The textile Vattenfalls tavla by Eva Stina Sandling shows the Porsi power station in Vuollerim on which construction began in the same year as Pontusbadet opened. The other textiles depict the river further back in time, before the power station, when it was a part of daily life. Taken together, they show society’s changed relationship to the river, from an ensouled lifeline to infrastructure for industrial production.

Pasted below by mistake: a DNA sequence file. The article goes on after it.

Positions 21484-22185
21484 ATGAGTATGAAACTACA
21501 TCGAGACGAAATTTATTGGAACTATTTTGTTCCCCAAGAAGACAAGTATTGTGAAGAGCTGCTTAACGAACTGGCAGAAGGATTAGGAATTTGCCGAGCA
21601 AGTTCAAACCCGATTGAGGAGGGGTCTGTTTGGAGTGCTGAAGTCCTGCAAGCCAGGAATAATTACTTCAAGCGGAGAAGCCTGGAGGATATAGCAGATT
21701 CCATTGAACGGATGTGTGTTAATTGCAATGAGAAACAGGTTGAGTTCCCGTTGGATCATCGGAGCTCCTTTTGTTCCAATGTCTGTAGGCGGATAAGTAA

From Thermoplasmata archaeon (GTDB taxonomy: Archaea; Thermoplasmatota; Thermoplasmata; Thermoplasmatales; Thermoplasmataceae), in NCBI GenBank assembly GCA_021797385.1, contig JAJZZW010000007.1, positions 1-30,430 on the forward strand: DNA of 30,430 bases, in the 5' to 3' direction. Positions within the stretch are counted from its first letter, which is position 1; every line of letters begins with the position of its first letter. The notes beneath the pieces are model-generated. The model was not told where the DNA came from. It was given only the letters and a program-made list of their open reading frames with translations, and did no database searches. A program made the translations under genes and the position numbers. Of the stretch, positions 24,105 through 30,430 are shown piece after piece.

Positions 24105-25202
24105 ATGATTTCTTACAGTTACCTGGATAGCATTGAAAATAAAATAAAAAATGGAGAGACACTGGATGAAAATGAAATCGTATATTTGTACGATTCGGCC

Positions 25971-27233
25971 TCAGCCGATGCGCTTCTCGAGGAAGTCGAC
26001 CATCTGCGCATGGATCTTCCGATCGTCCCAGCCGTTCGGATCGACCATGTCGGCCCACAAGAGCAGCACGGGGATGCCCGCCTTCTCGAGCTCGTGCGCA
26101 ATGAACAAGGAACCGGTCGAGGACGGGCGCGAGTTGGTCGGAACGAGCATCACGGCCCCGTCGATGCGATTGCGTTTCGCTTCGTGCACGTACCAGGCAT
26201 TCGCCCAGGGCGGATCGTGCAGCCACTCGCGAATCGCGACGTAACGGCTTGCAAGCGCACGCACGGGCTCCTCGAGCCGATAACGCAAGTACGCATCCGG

In the decades after the war, a large number of indoor public baths were built around the country. Pontusbadet was constructed in 1957 and was one of Sweden’s most modern bathhouses of its time. The energy-intensive industries and welfare society that developed in the post-war period were made possible largely because of advancements in hydroelectric power. This large-scale energy production is just as crucial for the profitability of today’s server halls as they are for the mining industry. At Pontusbadet, the artworks by Eva Stina Sandling and Lisa Tan take water as a starting point, though in different ways. Their personal reflections emphasize water as a life-giving element–on Earth as well as in other parts of the universe.